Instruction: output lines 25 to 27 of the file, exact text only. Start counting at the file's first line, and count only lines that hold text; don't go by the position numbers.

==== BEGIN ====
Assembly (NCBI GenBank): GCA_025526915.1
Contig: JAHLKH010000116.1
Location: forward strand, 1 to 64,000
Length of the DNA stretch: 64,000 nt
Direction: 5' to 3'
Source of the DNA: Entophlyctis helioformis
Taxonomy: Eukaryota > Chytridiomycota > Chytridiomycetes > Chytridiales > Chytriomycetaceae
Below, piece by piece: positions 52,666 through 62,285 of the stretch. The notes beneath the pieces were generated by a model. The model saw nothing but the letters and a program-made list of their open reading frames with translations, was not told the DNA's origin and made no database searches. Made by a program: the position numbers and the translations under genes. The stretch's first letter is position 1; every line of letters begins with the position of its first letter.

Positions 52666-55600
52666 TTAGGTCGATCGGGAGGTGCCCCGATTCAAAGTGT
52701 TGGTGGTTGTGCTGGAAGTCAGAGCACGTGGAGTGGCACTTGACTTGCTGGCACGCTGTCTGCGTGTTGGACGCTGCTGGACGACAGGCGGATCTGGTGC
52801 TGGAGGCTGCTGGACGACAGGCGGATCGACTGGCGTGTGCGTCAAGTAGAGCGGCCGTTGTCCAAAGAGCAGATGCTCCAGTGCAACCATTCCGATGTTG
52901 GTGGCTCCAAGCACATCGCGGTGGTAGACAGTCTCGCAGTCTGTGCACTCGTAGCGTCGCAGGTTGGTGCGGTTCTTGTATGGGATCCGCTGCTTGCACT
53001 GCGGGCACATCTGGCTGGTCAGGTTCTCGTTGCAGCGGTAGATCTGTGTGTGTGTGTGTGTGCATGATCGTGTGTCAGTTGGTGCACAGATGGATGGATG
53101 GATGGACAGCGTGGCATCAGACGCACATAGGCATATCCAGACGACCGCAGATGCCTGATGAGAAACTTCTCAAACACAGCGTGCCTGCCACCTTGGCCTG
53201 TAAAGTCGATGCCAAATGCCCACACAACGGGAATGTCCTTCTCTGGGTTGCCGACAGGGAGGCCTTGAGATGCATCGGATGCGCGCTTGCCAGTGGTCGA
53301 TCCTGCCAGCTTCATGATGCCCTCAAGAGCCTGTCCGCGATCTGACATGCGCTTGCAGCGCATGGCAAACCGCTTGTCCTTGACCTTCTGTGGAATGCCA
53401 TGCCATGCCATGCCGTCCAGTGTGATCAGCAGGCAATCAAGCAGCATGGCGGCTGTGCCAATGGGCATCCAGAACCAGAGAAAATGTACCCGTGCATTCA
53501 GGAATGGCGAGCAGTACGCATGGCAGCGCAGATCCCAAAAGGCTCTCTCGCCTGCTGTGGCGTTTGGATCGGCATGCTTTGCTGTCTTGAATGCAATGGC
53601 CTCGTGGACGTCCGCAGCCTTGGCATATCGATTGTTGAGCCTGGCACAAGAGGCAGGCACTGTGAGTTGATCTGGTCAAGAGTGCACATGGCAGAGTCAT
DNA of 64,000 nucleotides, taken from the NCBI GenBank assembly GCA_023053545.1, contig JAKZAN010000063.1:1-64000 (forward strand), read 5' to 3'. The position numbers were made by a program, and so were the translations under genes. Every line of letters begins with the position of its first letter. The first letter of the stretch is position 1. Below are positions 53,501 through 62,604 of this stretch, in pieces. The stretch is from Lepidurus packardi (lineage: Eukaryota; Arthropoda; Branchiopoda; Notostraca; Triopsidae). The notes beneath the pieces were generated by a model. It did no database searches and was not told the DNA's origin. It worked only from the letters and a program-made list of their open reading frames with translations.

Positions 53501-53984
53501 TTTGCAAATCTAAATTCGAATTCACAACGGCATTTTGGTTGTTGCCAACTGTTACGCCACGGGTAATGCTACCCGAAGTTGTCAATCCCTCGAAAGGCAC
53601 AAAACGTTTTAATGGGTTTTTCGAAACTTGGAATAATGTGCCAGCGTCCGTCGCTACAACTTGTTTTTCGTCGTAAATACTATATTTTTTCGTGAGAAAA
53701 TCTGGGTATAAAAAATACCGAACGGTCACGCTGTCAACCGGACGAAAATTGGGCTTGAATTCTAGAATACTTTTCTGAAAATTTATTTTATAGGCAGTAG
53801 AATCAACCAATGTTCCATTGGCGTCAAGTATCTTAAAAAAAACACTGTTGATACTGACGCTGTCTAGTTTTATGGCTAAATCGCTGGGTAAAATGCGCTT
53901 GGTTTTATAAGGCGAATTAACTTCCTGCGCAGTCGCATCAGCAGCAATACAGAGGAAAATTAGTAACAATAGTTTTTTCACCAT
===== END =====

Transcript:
53701 TCTGGGTATAAAAAATACCGAACGGTCACGCTGTCAACCGGACGAAAATTGGGCTTGAATTCTAGAATACTTTTCTGAAAATTTATTTTATAGGCAGTAG
53801 AATCAACCAATGTTCCATTGGCGTCAAGTATCTTAAAAAAAACACTGTTGATACTGACGCTGTCTAGTTTTATGGCTAAATCGCTGGGTAAAATGCGCTT
53901 GGTTTTATAAGGCGAATTAACTTCCTGCGCAGTCGCATCAGCAGCAATACAGAGGAAAATTAGTAACAATAGTTTTTTCACCAT